Degrading coral reefs bad news for commercial fishing

December 22, 2017, University of Queensland
Degrading coral reefs bad news for commercial fishing
Credit: University of Queensland

The degradation of coral reefs might have short-term benefits for some fish groups, but would be bad for fisheries long-term, according to a University of Queensland-led study.

The research, which focused on fisheries' productivity under progressive , also found that the industry may be fairly robust up until the early reef degradation stages.

However, UQ School of Biological Sciences researcher Dr. Alice Rogers said authorities need to change management practices to take advantage of the benefits.

"The loss of living corals alters the flora and fauna found in the sea which means less refuges and places to hide for reef , and more algae and invertebrates that many reef fish eat," Dr. Rogers said.

The study modelled how these changes affect coral reef communities, food webs and the potential productivity of coral reef fisheries.

"We found that initial losses of living coral, but not erosion of their structure, increased fisheries productivity in the short-term, but increases were from herbivorous fish and smaller fish which may not be the most highly valued targets," Dr. Rogers said.

"However, when the structure of the reef eroded following coral death, all benefits to the industry were lost.

"Coral health around the world is deteriorating, and that could affect the lives of tens of millions of people."

The study, in collaboration with UQ's Professor Peter Mumby of the ARC Centre of Excellence in Coral Reef Studies and Dr. Julia Blanchard of the University of Tasmania, is published in the Journal of Applied Ecology.

Explore further: Degraded coral reefs will threaten the livelihoods of fishermen

More information: Alice Rogers et al. Fisheries productivity under progressive coral reef degradation, Journal of Applied Ecology (2017). DOI: 10.1111/1365-2664.13051

Related Stories

Care about coral reefs? Protect the 'lawnmowers'

May 20, 2016

Coral reefs provide protection for islands, billions of dollars in economic value, and a dazzling array of biodiversity. Keeping reefs healthy is an important job, and one particular group of herbivorous fish and invertebrates ...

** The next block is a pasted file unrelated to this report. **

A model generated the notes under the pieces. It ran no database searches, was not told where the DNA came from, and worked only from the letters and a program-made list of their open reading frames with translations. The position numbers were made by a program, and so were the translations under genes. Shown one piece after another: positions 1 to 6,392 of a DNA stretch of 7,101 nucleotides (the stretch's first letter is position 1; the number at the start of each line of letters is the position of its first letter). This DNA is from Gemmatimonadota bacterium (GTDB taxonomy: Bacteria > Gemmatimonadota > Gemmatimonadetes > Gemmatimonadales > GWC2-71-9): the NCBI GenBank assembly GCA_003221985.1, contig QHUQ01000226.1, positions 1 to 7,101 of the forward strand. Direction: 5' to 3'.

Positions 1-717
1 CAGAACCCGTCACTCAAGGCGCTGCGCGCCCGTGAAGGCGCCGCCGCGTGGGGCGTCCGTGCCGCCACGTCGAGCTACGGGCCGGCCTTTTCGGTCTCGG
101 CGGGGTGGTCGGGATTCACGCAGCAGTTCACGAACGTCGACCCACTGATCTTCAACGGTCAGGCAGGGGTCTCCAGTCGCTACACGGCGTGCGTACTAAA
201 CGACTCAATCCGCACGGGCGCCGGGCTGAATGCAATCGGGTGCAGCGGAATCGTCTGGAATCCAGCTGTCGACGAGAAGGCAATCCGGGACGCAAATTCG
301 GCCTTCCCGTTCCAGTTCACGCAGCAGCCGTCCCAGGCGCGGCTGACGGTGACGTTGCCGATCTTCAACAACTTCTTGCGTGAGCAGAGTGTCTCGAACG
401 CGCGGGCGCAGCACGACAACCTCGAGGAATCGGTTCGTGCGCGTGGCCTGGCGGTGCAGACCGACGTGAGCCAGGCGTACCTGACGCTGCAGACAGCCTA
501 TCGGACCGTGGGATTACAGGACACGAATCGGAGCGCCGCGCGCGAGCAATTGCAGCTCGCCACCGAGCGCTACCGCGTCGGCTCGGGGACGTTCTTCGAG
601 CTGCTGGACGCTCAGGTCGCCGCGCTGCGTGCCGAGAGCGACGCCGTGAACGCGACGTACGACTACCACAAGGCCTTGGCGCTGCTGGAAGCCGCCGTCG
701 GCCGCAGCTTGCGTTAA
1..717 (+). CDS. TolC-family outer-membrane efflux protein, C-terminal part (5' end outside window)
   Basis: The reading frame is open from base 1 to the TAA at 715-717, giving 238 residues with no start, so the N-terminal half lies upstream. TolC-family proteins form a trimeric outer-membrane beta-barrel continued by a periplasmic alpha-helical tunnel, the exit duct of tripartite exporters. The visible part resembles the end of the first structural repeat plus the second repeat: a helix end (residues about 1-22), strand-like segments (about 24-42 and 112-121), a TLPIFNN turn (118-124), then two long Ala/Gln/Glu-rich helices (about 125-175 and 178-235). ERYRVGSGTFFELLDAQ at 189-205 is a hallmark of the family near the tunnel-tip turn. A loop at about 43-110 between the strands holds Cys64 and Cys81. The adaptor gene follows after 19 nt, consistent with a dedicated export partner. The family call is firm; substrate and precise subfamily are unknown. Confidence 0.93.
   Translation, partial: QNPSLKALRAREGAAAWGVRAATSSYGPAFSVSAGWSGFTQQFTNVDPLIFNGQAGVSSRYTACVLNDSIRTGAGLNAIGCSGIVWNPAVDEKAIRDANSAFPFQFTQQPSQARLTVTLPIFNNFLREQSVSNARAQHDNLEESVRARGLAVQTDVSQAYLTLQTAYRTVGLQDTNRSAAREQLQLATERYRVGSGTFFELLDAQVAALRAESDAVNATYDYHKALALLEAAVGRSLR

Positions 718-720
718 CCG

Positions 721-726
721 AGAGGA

Fish social lives may be key to saving coral reefs

April 10, 2017

The social eating habits of fish may play a central role in protecting coral reefs, according to a study from the University of California, Davis, published April 10 in the journal Proceedings of the National Academy of ...

Recommended for you

After a reset, Сuriosity is operating normally

February 23, 2019

NASA's Curiosity rover is busy making new discoveries on Mars. The rover has been climbing Mount Sharp since 2014 and recently reached a clay region that may offer new clues about the ancient Martian environment's potential ...

Study: With Twitter, race of the messenger matters

February 23, 2019

When NFL player Colin Kaepernick took a knee during the national anthem to protest police brutality and racial injustice, the ensuing debate took traditional and social media by storm. University of Kansas researchers have ...

Solving the jet/cocoon riddle of a gravitational wave event

February 22, 2019

An international research team including astronomers from the Max Planck Institute for Radio Astronomy in Bonn, Germany, has combined radio telescopes from five continents to prove the existence of a narrow stream of material, ...

0 comments

Please sign in to add a comment. Registration is free, and takes less than a minute. Read more

Click here to reset your password.
Sign in to get notified via email when new comments are made.